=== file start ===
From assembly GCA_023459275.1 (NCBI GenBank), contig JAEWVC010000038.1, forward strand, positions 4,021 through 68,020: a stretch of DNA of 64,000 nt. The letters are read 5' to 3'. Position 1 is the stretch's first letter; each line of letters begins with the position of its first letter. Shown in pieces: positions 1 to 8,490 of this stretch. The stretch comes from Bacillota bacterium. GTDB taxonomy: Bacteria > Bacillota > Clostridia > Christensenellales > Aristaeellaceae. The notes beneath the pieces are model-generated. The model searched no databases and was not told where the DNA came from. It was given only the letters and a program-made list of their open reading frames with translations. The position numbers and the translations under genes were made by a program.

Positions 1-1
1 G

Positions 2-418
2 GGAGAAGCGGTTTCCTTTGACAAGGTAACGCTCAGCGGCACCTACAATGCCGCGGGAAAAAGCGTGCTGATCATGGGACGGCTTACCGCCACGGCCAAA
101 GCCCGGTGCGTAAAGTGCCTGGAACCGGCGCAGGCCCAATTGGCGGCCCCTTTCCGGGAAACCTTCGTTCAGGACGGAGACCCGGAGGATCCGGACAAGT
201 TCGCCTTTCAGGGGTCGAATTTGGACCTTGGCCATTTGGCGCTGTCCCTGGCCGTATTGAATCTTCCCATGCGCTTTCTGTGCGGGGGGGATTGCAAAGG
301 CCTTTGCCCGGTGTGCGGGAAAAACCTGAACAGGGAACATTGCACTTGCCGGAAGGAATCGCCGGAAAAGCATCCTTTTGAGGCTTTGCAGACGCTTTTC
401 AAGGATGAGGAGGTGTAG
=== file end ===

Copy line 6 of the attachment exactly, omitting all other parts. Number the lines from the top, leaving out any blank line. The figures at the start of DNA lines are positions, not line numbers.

101 GCCCGGTGCGTAAAGTGCCTGGAACCGGCGCAGGCCCAATTGGCGGCCCCTTTCCGGGAAACCTTCGTTCAGGACGGAGACCCGGAGGATCCGGACAAGT